String Arena and HashMap

#1

I want to store strings in an Arena and provide fast lookup to the id via a hashmap. Unfortunately, I seem to be encountering lifetime issues, which was the point of the arena in the first place.

I am using the id-arena crate.

I create an Arena and a HashMap<&'a String, Id>.
I first add a new string to the arena, which returns an Id.

I then try and look up the data from the arena using get, which returns Option<&String>.
When I unwrap and try and insert this into the hashmap, I get a familiar complaint:

cannot infer an appropriate lifetime for autoref due to conflicting requirements

thoughts?

#2

Could you please post a minimal example that shows the problem.

This is because you are storing references in the arena, why not store String directly instead of &String

#3

The arena is of type Arena String, not Arena<&String>

The Map is HashMap< &String, Id>
given an arena, doing arena.get(id) returns an Option<&String>
I am having difficulty with reconciling the lifetime of the Option<&String> and the hashmap

here is a gist https://gist.github.com/rust-play/c8b4f05973c2535baf4db0cb8ddd0c20

the issue is in the add function

#4
fn add<'a>(arena: &mut StringArena, map: &'a mut Map, package:String) {
    let id = arena.alloc(package);
    let refval = arena.get(id).unwrap();
    map.insert(refval, id);

}

You’d need to borrow arena for 'a as well - the arena’s get() returns a reference that’s tied to a borrow of the arena, and there’s no connection between that borrow and 'a otherwise. The map, in turn, would need to be Map<'a>, and its borrow can be elided (i.e. map: &mut Map<'a>).

However, if you do that, you’ll find that you won’t be able to call add more than once until map goes away, because the mutable borrow of arena will be extended.

You probably want to instead use an arena that doesn’t require a &mut self borrow, such as typed_arena - it also doesn’t use any ids, just hands you a reference back.

1 Like
#5

thank you!

#6

Yes, I know that, but there is still a stored lifetime parameter, which you could get rid of.

#7

I tried to switch arena implementations and got this to work:

However, when trying to store both the arena and a HashMap referencing the arena data as keys, I ran into the same sort of trouble:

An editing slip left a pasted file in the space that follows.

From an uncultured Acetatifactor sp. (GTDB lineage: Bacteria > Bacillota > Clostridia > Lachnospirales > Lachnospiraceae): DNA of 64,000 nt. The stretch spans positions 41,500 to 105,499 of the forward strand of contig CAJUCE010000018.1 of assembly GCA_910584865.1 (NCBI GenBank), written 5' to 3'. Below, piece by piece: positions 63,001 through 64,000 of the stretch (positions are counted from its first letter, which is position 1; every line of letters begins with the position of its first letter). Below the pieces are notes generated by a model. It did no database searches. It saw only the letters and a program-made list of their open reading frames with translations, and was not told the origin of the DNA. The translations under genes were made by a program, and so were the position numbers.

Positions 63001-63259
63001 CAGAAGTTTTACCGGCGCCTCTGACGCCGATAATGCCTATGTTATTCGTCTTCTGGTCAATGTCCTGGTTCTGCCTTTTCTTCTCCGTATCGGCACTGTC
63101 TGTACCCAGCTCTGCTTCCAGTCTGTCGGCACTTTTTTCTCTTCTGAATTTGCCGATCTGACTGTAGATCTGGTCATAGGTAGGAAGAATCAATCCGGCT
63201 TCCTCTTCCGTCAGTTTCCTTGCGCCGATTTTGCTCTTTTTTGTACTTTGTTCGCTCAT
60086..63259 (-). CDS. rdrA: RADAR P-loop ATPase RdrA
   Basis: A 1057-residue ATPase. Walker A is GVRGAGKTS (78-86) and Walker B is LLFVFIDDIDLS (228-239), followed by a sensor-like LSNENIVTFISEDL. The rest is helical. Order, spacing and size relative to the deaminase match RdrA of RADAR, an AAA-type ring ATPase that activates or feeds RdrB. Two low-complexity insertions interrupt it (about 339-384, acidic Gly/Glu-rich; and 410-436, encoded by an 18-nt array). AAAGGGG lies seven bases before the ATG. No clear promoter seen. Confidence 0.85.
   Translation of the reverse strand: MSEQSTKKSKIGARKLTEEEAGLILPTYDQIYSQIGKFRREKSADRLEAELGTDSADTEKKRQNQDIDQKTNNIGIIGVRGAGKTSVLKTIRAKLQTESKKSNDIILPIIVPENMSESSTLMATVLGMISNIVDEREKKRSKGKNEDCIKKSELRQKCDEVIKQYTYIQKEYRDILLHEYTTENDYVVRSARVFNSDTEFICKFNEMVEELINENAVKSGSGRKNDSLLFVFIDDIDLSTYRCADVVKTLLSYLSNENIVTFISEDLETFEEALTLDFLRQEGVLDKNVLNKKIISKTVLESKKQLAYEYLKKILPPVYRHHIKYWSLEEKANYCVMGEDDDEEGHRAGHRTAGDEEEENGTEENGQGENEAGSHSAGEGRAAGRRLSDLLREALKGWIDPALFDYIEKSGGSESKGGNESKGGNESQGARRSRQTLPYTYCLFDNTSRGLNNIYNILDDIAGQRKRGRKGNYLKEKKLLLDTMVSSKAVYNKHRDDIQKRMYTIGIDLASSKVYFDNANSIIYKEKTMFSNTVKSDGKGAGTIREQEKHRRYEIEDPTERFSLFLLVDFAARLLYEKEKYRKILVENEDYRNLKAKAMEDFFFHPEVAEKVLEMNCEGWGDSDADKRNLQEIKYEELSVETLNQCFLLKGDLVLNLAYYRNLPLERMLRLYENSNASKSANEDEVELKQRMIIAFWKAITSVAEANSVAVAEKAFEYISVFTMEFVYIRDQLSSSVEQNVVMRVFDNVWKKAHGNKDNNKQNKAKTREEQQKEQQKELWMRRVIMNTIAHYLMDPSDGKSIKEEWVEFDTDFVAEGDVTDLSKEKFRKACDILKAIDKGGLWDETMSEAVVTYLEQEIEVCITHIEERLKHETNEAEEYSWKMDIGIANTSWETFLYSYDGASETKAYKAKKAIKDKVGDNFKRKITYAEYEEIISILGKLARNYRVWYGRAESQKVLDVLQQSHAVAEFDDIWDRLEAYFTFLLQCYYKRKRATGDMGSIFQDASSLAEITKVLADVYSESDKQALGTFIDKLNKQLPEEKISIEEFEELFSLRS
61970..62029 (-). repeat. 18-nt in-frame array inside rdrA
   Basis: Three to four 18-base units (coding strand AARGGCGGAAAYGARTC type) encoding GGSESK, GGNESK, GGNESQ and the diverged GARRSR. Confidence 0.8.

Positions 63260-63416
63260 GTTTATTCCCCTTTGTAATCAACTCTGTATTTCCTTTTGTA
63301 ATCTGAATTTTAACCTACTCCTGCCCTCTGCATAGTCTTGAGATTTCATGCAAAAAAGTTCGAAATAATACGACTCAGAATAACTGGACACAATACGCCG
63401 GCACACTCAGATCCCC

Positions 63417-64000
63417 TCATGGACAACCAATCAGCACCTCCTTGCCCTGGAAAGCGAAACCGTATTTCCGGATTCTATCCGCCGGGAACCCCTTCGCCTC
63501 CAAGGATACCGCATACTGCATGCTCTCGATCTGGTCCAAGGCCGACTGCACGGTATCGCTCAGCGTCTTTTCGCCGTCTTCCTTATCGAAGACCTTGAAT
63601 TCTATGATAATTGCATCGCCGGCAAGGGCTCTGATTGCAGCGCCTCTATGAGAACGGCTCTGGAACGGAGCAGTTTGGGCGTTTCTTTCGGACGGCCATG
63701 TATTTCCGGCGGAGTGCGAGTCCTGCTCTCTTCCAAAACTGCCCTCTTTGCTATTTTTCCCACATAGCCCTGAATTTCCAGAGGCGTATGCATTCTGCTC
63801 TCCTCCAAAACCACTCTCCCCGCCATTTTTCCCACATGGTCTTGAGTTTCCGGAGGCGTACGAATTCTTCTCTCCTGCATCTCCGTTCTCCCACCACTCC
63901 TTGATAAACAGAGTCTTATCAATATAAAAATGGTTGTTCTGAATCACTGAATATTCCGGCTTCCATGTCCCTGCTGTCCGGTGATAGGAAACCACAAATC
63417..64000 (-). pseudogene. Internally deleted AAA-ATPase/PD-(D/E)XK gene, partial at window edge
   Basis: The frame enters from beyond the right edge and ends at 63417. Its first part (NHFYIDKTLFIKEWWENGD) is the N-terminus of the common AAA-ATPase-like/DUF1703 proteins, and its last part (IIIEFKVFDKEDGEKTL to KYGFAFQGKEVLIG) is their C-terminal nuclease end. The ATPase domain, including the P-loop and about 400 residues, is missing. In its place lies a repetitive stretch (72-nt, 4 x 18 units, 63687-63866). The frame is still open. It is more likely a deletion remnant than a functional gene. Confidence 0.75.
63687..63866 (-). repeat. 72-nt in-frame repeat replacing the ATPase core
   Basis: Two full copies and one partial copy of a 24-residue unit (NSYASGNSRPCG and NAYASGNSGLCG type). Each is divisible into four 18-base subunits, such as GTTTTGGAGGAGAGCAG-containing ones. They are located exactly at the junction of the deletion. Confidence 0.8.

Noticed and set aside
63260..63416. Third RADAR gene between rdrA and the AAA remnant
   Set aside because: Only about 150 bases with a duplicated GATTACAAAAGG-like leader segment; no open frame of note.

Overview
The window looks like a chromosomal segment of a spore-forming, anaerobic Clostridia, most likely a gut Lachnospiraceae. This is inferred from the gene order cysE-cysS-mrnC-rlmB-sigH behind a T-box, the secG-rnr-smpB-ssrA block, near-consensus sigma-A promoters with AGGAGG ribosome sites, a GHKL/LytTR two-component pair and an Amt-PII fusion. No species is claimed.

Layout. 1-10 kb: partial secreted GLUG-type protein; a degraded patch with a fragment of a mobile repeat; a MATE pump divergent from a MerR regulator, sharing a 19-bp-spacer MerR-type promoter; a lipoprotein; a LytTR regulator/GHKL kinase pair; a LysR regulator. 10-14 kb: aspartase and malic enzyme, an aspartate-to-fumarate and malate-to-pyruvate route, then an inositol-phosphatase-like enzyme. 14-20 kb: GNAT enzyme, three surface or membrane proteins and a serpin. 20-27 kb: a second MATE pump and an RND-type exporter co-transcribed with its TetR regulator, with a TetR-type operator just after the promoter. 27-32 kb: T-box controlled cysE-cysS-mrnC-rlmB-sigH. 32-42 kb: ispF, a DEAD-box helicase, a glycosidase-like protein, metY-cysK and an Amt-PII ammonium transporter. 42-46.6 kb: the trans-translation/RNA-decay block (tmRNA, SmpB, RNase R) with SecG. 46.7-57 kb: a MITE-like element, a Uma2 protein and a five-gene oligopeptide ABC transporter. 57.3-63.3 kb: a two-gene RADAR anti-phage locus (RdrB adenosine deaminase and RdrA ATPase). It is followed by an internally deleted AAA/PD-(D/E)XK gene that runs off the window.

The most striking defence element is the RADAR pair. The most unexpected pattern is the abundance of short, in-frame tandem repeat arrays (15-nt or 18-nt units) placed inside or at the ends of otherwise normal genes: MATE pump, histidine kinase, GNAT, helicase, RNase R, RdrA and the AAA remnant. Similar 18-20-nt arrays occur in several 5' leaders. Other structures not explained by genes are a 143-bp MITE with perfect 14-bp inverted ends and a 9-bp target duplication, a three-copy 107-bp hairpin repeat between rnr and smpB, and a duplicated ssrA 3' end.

#8

I did something similar using the internment crate, and it “Just Worked”. A bunch of HashMap<K, _>, where the _'s are various structs with a bunch of Intern<String>. No messing with explicit Id’s, they just deref like strings.

Worth looking at, if your use case regarding storage and lifetime of the arena matches one of the variants provided by the crate, because (if you can accept one of the various conditions) it makes all the lifetime issues go away. Very convenient.

#9

Can you point me to a particular struct that i should be looking at?

#10

I’m not sure what you mean. For the internment crate, there are three structs:

  1. Intern
  2. LocalIntern
  3. ArcIntern

They’re all described in the linked doc page, with different trade-offs and considerations, so you probably don’t mean those.

If you mean the structs I was talking about here:

those are just in my own code, using internment. Stuff like:

#[derive(Deserialize, Debug)]
struct ELBLogLine {
    timestamp: DateTime<Utc>,    // The time when the load balancer received the request from the client, in ISO 8601 format.
    elb:       Intern<String>,   // The name of the load balancer
    client:    SocketAddrV4,     // The IP address and port of the requesting client.
    #[serde(deserialize_with = "csv::invalid_option")]
    backend:   Option<SocketAddrV4>, 
    ...

The rest of the code just largely works as if those fields were String, via Deref, with some nice speedups for equality comparison because it just compares the pointers.

For serde, it all Just Works (another advantage). Intern deserialises and adds the string to the intern arena automatically via Intern::new(), and outputs as a string as well.

#11

Guilty of reading your response too fast. I thought you said that you wrote the internment crate and that it had some relevant code. But going back to your post, I see that you were using the internment crate. my bad.

1 Like
#12

Can’t do this in Rust - this would be a self-referential struct.

If you’re working with that arena, you typically create it at an earlier point in your program, and then pass/hold references to it for places that want to allocate from it and hold the returned references.

1 Like
#13

yup. thats what i did. Constructor function takes a mutable reference to the arena and it works.